Unless you take the steps to create a will and a strong estate plan, your loved ones could be entrenched in a long inheritance conflict that lasts years and consumes more resources than anyone can spare. However, with careful planning, you can avoid inheritance conflicts. After all, estate planning is more for those you love than for you.
An estate planning attorney can advise you on creating an estate plan that fits your unique circumstances.
Some are created by the operation of a will. They are known as testamentary trusts—meaning that they came to be via the last will and testament. Another way to view trusts is in two categories: revocable or irrevocable. As the names imply, the revocable trust can be changed, and the irrevocable trust usually cannot be changed.
A testamentary trust is a revocable trust, since it may be changed during the life of the grantor. However, upon the death of the grantor, it becomes irrevocable.
In most instances, a revocable trust is managed for the benefit of the grantor, although the grantor also retains important rights over the trust during her or his lifetime. The rights of the grantor include the ability to instruct the trustee to distribute any of the assets in the trust to someone, the right to make changes to the trust and the right to terminate the trust at any time.
If the grantor becomes incapacitated, however, and cannot manage her or his finances, then the provisions in the trust document usually give the trustee the power to make discretionary distributions of income and principal to the grantor and, depending upon how the trust is created, to the grantor’s family.
Note that distributions from a living trust to a beneficiary other than the grantor, may be subject to gift taxes. Those are paid by the grantor. In 2019, the annual gift tax exclusion is $15,000. Therefore, if the distribution is under that level, no gift taxes need to be filed or paid.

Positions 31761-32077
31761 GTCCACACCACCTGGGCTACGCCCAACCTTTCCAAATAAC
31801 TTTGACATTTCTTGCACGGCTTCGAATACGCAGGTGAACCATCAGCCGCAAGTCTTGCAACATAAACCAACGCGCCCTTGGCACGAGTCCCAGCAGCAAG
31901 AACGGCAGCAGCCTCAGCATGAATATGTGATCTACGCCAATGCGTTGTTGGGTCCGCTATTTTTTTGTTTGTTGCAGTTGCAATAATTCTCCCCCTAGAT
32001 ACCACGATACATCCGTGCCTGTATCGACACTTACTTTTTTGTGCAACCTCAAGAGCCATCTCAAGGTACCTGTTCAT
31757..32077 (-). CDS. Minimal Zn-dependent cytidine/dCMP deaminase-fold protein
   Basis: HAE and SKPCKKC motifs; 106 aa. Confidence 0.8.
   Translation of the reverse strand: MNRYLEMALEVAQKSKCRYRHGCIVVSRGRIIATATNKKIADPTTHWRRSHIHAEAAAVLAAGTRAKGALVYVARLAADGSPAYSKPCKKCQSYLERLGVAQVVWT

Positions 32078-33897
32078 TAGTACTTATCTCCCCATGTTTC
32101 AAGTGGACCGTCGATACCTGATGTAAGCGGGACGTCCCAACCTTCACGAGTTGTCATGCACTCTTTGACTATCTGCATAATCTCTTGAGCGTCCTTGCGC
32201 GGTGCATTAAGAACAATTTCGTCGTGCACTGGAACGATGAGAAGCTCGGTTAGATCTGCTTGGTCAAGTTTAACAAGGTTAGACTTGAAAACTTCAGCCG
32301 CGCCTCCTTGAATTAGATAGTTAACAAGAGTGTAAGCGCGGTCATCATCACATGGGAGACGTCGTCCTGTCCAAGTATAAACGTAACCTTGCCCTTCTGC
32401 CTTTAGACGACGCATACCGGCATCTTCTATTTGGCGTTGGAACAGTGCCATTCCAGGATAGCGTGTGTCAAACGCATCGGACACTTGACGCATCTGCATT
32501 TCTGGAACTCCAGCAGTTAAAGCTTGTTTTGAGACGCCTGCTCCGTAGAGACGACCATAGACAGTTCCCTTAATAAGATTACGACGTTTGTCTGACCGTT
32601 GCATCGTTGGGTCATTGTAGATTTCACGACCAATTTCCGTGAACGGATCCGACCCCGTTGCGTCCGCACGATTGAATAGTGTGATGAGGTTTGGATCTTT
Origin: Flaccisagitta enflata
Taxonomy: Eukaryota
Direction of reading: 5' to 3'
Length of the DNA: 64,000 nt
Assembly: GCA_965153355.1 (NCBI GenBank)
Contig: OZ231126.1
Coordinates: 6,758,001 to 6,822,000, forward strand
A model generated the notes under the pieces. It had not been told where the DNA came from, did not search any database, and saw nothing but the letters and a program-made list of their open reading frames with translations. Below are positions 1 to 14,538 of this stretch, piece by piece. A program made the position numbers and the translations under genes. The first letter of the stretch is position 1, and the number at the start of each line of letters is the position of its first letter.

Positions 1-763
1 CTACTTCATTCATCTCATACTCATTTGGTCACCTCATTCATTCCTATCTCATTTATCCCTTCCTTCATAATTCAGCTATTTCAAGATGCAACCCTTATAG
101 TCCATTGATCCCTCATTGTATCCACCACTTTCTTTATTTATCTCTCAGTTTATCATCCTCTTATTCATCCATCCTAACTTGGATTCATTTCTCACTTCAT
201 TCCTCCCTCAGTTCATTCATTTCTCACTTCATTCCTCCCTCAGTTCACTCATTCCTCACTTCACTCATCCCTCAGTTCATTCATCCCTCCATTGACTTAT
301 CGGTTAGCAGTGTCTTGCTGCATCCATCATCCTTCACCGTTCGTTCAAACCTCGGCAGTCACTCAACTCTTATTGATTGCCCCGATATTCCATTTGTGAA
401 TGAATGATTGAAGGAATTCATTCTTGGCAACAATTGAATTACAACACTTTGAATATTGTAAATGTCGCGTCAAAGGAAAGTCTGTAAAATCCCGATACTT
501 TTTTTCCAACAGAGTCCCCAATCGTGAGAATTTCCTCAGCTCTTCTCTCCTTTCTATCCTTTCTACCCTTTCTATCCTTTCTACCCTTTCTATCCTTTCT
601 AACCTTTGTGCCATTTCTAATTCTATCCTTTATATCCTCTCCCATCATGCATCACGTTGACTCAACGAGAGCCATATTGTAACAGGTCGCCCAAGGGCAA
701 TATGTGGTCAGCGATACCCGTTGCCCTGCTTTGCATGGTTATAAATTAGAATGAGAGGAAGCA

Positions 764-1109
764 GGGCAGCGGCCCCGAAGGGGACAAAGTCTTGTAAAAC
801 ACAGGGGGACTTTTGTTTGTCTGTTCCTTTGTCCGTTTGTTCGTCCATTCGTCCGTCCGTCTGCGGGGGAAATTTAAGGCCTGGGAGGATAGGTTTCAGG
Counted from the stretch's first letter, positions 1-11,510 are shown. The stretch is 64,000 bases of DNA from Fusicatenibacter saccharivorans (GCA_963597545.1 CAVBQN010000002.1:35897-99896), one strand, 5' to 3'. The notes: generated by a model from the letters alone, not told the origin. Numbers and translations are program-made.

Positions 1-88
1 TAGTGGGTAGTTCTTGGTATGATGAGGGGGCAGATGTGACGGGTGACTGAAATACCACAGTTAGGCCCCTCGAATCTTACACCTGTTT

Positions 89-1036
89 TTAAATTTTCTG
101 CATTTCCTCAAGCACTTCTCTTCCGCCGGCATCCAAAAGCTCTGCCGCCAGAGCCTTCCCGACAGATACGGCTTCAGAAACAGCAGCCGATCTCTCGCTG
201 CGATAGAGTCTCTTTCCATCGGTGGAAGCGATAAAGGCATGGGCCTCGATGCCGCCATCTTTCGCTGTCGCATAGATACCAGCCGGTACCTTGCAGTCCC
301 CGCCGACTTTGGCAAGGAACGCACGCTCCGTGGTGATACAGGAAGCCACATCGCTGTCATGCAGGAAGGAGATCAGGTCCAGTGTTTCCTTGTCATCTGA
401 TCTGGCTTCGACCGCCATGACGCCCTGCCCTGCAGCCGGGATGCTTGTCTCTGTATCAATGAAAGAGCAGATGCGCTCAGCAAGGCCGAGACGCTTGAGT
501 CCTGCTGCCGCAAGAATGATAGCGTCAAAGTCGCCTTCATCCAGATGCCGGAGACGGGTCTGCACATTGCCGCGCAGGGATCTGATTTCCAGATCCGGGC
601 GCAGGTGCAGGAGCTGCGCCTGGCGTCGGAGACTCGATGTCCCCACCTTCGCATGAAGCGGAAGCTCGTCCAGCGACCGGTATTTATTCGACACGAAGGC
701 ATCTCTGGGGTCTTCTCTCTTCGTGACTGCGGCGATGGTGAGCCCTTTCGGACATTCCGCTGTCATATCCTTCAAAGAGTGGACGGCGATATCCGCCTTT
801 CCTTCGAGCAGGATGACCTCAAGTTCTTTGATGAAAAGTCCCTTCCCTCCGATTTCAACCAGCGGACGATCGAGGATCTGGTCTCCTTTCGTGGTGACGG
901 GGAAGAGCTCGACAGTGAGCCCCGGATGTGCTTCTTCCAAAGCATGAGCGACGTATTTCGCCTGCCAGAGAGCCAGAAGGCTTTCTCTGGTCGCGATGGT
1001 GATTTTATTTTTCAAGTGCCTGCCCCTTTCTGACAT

When the grantor dies, the trust property is distributed to beneficiaries, as directed by the trust agreement.
Irrevocable trusts are established by a grantor and cannot be amended without the approval of the trustee and the beneficiaries of the trust. The major reason for creating such a trust in the past was to create estate and income tax advantages. However, the increase in the federal estate tax exemption means that a single individual’s estate won’t have to pay taxes, if the value of their assets is less than $11.4 million ($22.8 million for a married couple).
Once an irrevocable trust is established and assets are placed in it, those assets are not part of the grantor’s taxable estate, and trust earnings are not reported as income to the grantor.
The downside of an irrevocable trust is that the transfer of assets into the trust may be subject to gift taxes, if the amount that is transferred is greater than $15,000 multiplied by the number of trust beneficiaries. However, depending upon the size of the grantor’s estate, larger amounts may be transferred into an irrevocable trust without any gift tax liability to the grantor, if the synchronization between gift taxes and estate taxes is properly done. This is a complex strategy that requires an experienced trust and estate attorney.